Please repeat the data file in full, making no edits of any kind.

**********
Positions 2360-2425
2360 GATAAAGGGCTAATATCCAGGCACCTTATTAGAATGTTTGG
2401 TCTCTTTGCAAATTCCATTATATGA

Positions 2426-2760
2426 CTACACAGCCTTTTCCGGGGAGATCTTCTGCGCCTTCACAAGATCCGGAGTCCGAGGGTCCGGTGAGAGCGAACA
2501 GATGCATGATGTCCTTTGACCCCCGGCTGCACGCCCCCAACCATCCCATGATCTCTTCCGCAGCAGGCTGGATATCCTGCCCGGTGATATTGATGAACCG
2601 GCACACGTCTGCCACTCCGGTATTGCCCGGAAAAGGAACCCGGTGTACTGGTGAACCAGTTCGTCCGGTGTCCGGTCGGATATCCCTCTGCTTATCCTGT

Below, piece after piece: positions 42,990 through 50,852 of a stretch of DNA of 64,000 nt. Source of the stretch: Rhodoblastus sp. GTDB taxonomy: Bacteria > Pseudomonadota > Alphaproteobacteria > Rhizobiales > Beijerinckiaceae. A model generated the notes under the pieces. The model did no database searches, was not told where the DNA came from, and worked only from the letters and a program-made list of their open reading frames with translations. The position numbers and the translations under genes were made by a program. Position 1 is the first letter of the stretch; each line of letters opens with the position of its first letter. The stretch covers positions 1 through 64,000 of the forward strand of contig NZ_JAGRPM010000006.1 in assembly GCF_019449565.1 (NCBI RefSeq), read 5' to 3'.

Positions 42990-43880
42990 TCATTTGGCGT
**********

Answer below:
Positions 2360-2425
2360 GATAAAGGGCTAATATCCAGGCACCTTATTAGAATGTTTGG
2401 TCTCTTTGCAAATTCCATTATATGA

Positions 2426-2760
2426 CTACACAGCCTTTTCCGGGGAGATCTTCTGCGCCTTCACAAGATCCGGAGTCCGAGGGTCCGGTGAGAGCGAACA
2501 GATGCATGATGTCCTTTGACCCCCGGCTGCACGCCCCCAACCATCCCATGATCTCTTCCGCAGCAGGCTGGATATCCTGCCCGGTGATATTGATGAACCG
2601 GCACACGTCTGCCACTCCGGTATTGCCCGGAAAAGGAACCCGGTGTACTGGTGAACCAGTTCGTCCGGTGTCCGGTCGGATATCCCTCTGCTTATCCTGT

Below, piece after piece: positions 42,990 through 50,852 of a stretch of DNA of 64,000 nt. Source of the stretch: Rhodoblastus sp. GTDB taxonomy: Bacteria > Pseudomonadota > Alphaproteobacteria > Rhizobiales > Beijerinckiaceae. A model generated the notes under the pieces. The model did no database searches, was not told where the DNA came from, and worked only from the letters and a program-made list of their open reading frames with translations. The position numbers and the translations under genes were made by a program. Position 1 is the first letter of the stretch; each line of letters opens with the position of its first letter. The stretch covers positions 1 through 64,000 of the forward strand of contig NZ_JAGRPM010000006.1 in assembly GCF_019449565.1 (NCBI RefSeq), read 5' to 3'.

Positions 42990-43880
42990 TCATTTGGCGT